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The Muddy Choir

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An explosion is never far away in this highly concentrated commemoration of the First World War for young people aged from 13. Together with the references to mud, hunger, poison gas, lice and giant rats, the episodic sound of shelling serves to drive home the extent to which trench warfare meant death, no glory, for the average Tommy.

Three young conscripts from the Durham Light Infantry, cast adrift in an observation post at Ypres, share a passion for music and their Sunderland home. Their “no killing, only singing” pledge seems increasingly naive as their loyalty to each other is tested by obedience to a faceless chain of command.

The familiar, fuzzy recordings of the morale-boosting songs of the period, interspersed with the whistle and crump of shells, marks the passing of time and creates a discordant soundscape against which the trio’s firm friendship begins to fracture.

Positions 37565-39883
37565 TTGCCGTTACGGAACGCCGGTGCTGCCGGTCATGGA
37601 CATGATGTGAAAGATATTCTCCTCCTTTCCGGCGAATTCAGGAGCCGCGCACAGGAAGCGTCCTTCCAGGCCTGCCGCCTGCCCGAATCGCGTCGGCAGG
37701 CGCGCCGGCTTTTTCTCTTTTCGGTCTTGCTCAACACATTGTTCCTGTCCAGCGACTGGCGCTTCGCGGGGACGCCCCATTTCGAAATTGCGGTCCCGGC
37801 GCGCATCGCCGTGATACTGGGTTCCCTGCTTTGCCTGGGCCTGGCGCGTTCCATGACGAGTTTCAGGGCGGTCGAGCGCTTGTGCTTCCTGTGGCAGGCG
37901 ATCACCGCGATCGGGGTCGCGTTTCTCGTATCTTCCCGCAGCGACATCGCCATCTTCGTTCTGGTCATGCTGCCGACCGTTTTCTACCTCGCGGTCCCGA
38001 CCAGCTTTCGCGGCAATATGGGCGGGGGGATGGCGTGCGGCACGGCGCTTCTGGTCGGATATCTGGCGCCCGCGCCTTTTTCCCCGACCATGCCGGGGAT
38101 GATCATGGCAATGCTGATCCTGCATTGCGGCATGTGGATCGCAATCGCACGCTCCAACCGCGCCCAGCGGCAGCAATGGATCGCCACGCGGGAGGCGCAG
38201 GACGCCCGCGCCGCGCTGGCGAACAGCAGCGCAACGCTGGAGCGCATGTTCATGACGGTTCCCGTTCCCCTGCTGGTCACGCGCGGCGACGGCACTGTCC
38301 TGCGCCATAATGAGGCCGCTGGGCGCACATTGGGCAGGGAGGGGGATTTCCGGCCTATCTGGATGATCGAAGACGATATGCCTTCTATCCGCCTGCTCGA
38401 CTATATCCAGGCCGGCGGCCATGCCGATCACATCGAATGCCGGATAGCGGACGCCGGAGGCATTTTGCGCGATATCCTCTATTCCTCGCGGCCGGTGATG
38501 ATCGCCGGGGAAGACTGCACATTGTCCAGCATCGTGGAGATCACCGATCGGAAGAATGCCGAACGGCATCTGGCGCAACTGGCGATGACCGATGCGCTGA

By contrast, there are affecting flashes of beauty when the three performers sing in close harmony as the self-styled Muddy Choir. The idealism and innocence of youth is nicely portrayed by Andrew Burrell as Jumbo, clumsily pitiful in his slough of homesickness and disillusionment.

  • Greenwich Theatre, London
  • September 22-24, PN September 23, then touring until November 24
  • Author: Jesse Briton
  • Director: Natalie Wilson
  • Design: Emma Donovan set/costume, Charlie Lucas lighting, Elena Pena sound, Max Mackintosh composer
  • Technical: Douglas Maxwell dramaturg, Zara Nunn musical director/arranger, Mark Lovell manager, Joseph Colgan stage manager
  • Cast: Andrew Burrell, Ryan Penny, Lawrence Russell,
  • Producer: Theatre Centre
  • Running time: 1hr

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The Stage
The Stage is a British weekly newspaper and website covering the entertainment industry, and particularly theatre. It was founded in 1880. It contains news, reviews, opinion, features, and recruitment advertising.